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Roses, Cats and Pomegranates


Once you take a walk along the streets of any of Cyprus' main cities, you'll notice little pairs of dark eyes following you around. Tiny soft paws will take steps behind you and when you sit in a restaurant to enjoy your meal, be prepared to be patiently observed.

Welcome to the land where people drink strong spirits, invite you in their homes as if you are a long gone relative, feed you delicious pomegranates and swim in the cold water of the Mediterranean Sea in the summer. It is the land where you can easily fall in love with everything: the culture, the people, the language, nature and especially the food. It seems like a very peaceful place with quite untouched nature, and it feels like life has stopped in villages.

But there is a certain melancholy that you can notice, lingering in the air, connected with the history that took place on this island. Cyprus is a relatively young country; they have reached its independence from Great Britain at the beginning of the 70s. Less than a decade and a half later they were already invaded by the Turks, who came in under the idea of restoring the political order in the land. They now still control almost a third of the island, including some of the biggest cities, such as Famagusta. There is still a wall dividing the Greek and the Turkish side in the middle of Nicosia, the divided capital of the island. When you walk along the busy main street, you'll soon reach the border, which marks the green line, separating the land controlled by two different nations.


What to do

The best thing you can do once in Cyprus is to travel around with a local that will show you around all the best spots. The island is big, but public transportation is not really well arranged. Nevertheless, the distances between cities are long, and if you want to move across Cyprus, you will do it the easiest by car. Almost all Cypriot people drive since they are teenagers because it is often necessary for them to have a car for reaching school or work. Cypriot families therefore traditionally have more cars than in other European countries, since each member of the household needs her or his own vehicle to freely move around. Cars are also a big status symbol on the island, as well as big representative houses. These circumstances lead to the fact that many Cypriots have big debts.


Most of the things happen in bigger cities: they have vibrant nightlife and charming pubs, but you will see the most beautiful views outside, standing on some lonely hill next to a remote monastery and observing the land.

If you don't have a Cypriot friend, you will probably move around the island less, but you can still see a lot. Nicosia (Lefkosia) is the capital that offers plenty of entertainment, as well as amazing food. That is the reason why you will sometimes feel chased by cats. There are many strays in Cyprus. They are mostly not afraid of people, since they are kind to them and give them food, but they don't live in great conditions and are often hungry.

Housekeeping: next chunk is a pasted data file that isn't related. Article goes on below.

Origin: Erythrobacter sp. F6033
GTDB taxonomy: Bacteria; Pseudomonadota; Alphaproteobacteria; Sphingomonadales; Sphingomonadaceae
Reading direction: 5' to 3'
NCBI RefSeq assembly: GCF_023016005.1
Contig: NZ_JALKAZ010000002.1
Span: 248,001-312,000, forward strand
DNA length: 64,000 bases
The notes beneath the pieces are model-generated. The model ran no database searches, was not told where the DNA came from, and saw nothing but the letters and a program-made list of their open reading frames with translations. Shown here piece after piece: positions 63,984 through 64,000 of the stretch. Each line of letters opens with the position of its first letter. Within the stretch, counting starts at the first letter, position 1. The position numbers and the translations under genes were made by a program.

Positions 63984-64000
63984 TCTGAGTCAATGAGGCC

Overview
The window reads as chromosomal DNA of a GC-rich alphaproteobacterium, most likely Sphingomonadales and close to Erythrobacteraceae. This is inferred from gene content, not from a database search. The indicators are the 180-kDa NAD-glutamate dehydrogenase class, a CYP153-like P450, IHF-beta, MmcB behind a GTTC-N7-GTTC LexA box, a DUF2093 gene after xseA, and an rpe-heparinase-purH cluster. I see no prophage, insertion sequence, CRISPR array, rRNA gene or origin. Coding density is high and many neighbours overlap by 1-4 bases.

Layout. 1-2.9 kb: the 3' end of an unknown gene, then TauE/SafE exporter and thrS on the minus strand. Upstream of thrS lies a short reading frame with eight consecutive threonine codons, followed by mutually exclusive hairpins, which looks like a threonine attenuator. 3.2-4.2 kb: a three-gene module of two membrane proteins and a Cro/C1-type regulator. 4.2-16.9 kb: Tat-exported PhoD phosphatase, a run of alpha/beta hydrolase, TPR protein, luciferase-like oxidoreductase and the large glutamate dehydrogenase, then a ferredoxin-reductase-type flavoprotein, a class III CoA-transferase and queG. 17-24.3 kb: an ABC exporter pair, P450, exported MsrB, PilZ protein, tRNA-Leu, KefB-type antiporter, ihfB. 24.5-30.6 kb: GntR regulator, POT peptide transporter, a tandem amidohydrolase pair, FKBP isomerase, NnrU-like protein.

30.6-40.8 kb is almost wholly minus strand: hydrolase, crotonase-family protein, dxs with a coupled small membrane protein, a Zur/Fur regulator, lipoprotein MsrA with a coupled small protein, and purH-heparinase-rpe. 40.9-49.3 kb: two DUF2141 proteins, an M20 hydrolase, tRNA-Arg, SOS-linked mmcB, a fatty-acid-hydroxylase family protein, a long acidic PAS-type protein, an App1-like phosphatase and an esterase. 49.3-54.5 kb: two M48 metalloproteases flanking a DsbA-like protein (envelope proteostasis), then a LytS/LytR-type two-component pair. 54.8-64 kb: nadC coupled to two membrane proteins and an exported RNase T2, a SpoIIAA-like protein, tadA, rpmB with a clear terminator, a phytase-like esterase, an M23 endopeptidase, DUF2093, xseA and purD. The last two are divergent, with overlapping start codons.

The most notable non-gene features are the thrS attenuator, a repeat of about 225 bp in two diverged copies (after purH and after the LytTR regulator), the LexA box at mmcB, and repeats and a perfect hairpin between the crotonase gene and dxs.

Try the traditional dishes and cheese, wherever you can. Cyprus is very lucky because you can get a lot of nuts and fruits that will be more expensive elsewhere quite cheap (like pomegranates). Otherwise, it is not a cheap land; even a bill for coffee can raise your eyebrows if you are not prepared. Try to visit outside the tourist season. In September and November, the weather is still quite warm, but even the flight tickets will be much cheaper.

If you are going out in the night and would like to visit some clubs, dress to the maximum. Cyprus is not a place where you can show up in a club in sweatpants and sneakers as we are used from some other European countries. This is your moment to shine. If you don't like to do so and prefer more casual nights out, there are still plenty of lovely bars and pubs with good music where you can enter totally casually dressed.


The Rose Factory

If you have a chance, visit the famous Rose Factory in the village of Agros. The family business has been prospering about seventy years and it is based on a variety of skincare, beauty and health products. The production process is based on a specific kind of wild rose that grows on the island; it is called the Damascus Rose and it has a strong and vibrant aromatic smell. Out of this specific rose, they make oil and rosewater which they use in all their products. You can buy everything that is possible to be made out of those two: from cleaning tonic for your face before you go to sleep, rosewater based perfume or even toothpaste. One of the best things that you can get is also the rosy chocolate: it has a cute pink colour, spectacular taste and will make an amazing gift for your loved one, family or friends.


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Comments (2 comments)

  • flag-gh George Anaman 2 years ago

    Wow, thanks for this elaborated and informative write up about Cyprus.

  • flag-ng Alex John 2 years ago

    Nice write-up

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